“The Financial Times writes that the Chinese Communist party is turning to western governments – including Canada – to help in its quest to track down individuals who have moved themselves, and more importantly, their wealth, overseas. A housing analyst based in Vancouver told us that any capital flight might be brought back to China due to capital fright – the fear of losing one’s head for running afoul of the ruling party’s policies. ‘The corruption crackdown could accelerate outflows à la Argentina, or it could cause a repatriation of funds if officials attempt to repay bad debts so as to avoid jail time,’ he said.”

“Investors should sell their residential investments in Singapore. The property market, which has been gradually declining, does not need any new action to tip it over. Just the sheer number of new homes being supplied both in Singapore and Iskandar will drive prices lower. New private home sales in Singapore have plunged in the past three months to about 40 per cent of the monthly average of the past five years or so.”

“In the past six months, there has been an increase in the number of mortgagee home sales. During the luxury property boom from 2006 to 2008, about 60 per cent of top-end apartments were purchased by foreigners. Some have held on to their investments, but they are now feeling stifled. I recommend that investors sell their residential investments before they are engulfed by the tidal wave of new supply.”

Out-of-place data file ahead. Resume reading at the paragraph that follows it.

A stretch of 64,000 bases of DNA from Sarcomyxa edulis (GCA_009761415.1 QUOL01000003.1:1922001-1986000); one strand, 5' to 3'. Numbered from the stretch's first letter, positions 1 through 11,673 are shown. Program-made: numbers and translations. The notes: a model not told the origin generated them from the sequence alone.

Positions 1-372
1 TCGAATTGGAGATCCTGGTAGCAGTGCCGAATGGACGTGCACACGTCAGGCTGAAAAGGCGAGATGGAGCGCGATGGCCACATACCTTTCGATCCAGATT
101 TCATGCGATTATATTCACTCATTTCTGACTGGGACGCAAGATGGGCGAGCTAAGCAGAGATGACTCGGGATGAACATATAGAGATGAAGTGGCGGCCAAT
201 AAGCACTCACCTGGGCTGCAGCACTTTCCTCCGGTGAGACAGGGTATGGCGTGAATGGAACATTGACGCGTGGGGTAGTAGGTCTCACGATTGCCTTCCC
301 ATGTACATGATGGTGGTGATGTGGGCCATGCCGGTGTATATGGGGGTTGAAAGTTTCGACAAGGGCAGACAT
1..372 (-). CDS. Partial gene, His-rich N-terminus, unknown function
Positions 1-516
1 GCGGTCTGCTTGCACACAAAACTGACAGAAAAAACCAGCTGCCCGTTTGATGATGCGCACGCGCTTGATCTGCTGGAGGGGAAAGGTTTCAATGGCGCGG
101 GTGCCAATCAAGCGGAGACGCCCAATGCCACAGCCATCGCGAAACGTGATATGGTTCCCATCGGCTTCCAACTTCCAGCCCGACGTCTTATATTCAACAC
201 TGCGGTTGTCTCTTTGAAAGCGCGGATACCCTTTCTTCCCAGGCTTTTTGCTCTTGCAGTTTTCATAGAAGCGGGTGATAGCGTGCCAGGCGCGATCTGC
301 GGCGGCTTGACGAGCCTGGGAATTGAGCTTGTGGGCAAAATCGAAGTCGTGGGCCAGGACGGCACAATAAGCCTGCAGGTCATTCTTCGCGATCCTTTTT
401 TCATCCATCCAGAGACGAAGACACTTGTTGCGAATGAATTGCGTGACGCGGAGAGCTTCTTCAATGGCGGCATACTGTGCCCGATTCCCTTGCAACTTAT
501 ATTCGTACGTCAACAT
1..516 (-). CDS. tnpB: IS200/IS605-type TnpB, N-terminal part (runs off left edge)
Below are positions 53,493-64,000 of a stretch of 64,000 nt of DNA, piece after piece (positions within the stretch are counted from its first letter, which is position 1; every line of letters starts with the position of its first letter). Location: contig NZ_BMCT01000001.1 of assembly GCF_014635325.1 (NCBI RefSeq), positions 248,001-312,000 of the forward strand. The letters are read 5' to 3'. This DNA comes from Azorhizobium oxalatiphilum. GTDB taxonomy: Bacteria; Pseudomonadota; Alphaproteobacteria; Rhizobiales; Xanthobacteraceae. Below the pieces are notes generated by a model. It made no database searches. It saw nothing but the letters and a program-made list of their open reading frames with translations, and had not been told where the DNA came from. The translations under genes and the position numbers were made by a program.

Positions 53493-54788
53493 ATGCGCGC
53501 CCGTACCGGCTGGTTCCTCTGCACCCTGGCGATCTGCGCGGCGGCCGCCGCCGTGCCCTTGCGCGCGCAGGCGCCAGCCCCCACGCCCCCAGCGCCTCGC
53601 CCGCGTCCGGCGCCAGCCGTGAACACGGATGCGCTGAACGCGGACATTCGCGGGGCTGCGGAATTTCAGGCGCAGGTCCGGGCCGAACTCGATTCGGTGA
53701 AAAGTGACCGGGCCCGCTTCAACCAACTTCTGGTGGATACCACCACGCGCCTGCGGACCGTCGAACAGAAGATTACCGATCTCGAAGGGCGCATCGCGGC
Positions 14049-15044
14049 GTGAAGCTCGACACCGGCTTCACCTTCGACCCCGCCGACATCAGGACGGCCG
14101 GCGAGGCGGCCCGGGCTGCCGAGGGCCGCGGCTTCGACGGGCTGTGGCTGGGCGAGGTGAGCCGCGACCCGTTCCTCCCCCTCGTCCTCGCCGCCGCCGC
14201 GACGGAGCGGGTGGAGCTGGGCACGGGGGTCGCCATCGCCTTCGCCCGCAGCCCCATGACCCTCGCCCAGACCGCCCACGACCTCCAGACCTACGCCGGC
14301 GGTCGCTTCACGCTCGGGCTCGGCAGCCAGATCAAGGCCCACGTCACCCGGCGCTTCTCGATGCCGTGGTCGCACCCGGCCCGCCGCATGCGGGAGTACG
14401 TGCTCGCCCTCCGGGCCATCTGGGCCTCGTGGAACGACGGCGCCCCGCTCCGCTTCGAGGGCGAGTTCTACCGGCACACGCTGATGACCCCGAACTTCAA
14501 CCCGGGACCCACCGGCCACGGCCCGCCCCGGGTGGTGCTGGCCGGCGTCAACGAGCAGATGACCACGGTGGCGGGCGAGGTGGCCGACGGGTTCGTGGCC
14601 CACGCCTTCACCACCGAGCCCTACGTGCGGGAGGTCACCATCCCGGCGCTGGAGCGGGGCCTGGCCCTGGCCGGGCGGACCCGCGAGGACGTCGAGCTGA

“Lower Manhattan’s Trump Soho hotel-condominium tower, which has struggled to find buyers since sales started in 2007, is facing foreclosure. The 391-unit Trump Soho has recorded about 122 completed deals, according to appraiser Miller Samuel Inc. Fifty-eight units are currently listed for sale, with prices ranging between $915,000 for a studio to $50 million for a 10,000-square-foot presidential suite. ‘The challenge of this building is a very high price per square foot paired with extremely high carrying charges related to the hotel services they were trying to market,’ said Jonathan Miller, president of Miller Samuel.”